Running has always been a big part of Tyler Berge's life.
She ran track and cross country throughout her Enid High School career and she ran track with the Oklahoma City University track team, where she graduated this past May.
“I’ve been running every day for the past seven years,” she said.
The miles she’s run have always been for something. When she runs the 4K for Cancer this summer, she’ll instead be running for someone — her younger sister, Tatum.
Tyler, who now lives in Colorado with her family, will join a four-person team and run 4,000 miles, relay-style, from San Francisco to Boston. Every member on the team is expected to run between 10 and 15 miles per day for 49 days, starting on June 16.
Each runner has raised at least $4,500 for the Ulman Foundation, a Baltimore-based organization that provides support, services and awareness for young adults with cancer. Tyler’s raised more than half of her $10,000 goal.
It’s a trek she’s always wanted to run but she wasn’t sure she could do it due to her summer schedule. Now, it’s a journey she feels like she’s supposed to run after Tatum was diagnosed with Hodgkin's Lymphoma.
“That kind of rocked my world,” she said.
It was May 2018 and Tyler was a junior at Oklahoma City University. Heading into the last week before finals, Tyler said she could sense something was wrong at home. Tatum had been getting a lump on her neck checked out.
“Don’t freak out,” Tyler remembered her dad saying to her. “It’s probably fine.”
But one doctor visit turned into another and before too long, tests were being done. Tyler received a phone call from her mom the Friday before finals week began. It was official. Tatum had been diagnosed with cancer.
“It was really hard to be away,” Tyler said. “Because it felt like something I should be there for.”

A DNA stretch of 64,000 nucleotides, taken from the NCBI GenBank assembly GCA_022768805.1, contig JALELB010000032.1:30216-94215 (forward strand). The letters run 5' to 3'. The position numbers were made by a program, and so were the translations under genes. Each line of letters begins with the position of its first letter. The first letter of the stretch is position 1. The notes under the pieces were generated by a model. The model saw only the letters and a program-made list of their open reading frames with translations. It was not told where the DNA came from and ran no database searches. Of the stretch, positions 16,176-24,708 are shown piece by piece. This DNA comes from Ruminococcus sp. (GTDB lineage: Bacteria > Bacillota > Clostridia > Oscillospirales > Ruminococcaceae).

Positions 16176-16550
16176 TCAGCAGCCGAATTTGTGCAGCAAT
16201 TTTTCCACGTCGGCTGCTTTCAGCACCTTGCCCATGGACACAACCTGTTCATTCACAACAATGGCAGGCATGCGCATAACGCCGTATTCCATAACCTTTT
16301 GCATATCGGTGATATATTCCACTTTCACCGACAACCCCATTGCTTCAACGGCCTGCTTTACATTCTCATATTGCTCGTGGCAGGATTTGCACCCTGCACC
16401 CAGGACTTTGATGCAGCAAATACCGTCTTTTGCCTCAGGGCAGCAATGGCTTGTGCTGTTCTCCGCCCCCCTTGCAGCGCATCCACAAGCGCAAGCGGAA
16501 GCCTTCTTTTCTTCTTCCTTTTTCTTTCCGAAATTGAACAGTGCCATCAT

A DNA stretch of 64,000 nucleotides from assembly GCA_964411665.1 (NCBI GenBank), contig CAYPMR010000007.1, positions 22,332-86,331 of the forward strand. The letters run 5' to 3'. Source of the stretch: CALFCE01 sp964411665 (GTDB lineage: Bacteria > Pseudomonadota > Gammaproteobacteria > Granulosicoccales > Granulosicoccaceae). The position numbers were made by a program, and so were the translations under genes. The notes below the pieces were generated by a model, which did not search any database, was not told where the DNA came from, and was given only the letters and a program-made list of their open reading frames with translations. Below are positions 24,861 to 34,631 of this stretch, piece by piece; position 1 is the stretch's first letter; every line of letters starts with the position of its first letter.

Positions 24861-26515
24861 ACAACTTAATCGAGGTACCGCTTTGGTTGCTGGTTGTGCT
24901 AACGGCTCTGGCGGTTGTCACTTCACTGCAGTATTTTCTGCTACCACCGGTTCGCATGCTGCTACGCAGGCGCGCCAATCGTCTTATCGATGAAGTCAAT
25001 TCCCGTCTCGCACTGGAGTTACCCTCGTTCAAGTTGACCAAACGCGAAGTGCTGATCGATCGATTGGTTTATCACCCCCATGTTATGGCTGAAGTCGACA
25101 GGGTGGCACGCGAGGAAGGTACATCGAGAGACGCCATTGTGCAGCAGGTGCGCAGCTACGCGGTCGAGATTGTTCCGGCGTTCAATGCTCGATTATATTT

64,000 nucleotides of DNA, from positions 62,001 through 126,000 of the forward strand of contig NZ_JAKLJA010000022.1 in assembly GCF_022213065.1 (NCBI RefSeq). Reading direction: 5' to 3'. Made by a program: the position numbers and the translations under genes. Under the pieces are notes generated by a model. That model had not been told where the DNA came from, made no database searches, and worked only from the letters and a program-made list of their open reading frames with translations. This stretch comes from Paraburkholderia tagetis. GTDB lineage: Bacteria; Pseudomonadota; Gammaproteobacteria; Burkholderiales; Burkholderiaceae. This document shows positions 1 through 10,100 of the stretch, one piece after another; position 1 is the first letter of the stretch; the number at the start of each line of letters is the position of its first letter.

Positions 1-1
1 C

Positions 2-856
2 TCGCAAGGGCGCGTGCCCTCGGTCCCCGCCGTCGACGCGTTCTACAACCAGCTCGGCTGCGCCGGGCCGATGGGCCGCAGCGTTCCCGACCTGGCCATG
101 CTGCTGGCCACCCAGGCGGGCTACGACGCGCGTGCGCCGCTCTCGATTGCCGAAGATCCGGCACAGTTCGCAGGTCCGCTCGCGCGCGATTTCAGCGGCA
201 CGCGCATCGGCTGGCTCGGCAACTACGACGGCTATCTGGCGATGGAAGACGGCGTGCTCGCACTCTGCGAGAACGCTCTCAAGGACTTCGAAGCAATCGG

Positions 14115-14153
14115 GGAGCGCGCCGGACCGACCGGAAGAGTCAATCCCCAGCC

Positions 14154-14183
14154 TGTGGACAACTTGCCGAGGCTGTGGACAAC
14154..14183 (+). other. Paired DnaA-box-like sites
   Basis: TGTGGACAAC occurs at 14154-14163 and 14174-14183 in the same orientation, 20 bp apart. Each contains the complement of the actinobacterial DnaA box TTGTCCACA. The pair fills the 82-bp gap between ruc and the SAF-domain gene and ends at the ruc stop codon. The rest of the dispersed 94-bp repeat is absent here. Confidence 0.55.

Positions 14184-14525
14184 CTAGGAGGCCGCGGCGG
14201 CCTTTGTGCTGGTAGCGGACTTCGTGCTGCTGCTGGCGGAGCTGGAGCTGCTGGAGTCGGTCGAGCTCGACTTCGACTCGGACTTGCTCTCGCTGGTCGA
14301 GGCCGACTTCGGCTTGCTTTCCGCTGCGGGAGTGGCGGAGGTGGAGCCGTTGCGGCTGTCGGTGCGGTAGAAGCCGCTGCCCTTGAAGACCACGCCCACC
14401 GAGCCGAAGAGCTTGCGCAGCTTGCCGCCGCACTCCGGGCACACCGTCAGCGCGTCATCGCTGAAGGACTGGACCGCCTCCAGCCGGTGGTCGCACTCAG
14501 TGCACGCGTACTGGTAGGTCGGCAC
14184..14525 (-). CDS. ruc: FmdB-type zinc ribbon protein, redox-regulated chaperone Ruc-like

After graduating from Enid High School in 2015, Tyler’s family moved to Colorado. So, when Tyler got the call, she was nearly a 10-hour drive away from home. She was shellshocked to get the call.
“I never thought something like that could happen to me or either of my siblings,” Tyler said. "I don’t think it ever really left my mind.”
Throughout an entire week of finals, the news of Tatum's diagnosis never left Tyler mind. It hung through each final.
“I probably didn’t do as well as I could have,” Tyler said.
The new normal became months of chemotherapy. Tatum regularly didn’t feel good and could no longer do all the things she could before. So, Tyler and her family adapted.
“We had to find new ways to spend time together,” Tyler said. “For me, to be there as her sister, I had to kind of evolve and be ready to do whatever she needed.”
Tyler and Tatum were always close. But Tatum’s illness made them closer through difficult times.
“My whole family is a lot closer,” she said. “We make more of an effort to spend time together and seems more meaningful than it was before because you never know what tomorrow can bring.”
Tyler eventually had to return to OCU for her senior year. She left home as the family was waiting to hear if Tatum had made it to remission. Just like a year earlier, Tyler found herself at school when she got the word from home. Only this time, she was sent a video of Tatum walking through Children’s Hospital Colorado in Aurora, Colo., to ring the “Warrior’s Bell.”
Tyler’s emotions washed over her. Her sister’s cancer was in remission and the Berge family had to adapt to a new normal once again.
“It was kind of weird when (Tatum) stopped going (to chemotherapy),” Tyler said. “But it was a good weird.”
Tyler’s journey will take her across the country, where she will volunteer at local hospitals, be of service to cancer patients and endure a physical challenge unlike any other.
It’s a new normal, but it’s one she can embrace in honor of how Tatum embraced her cancer.
“I felt like in honor of her, I should do something that would challenge me,” Tyler said.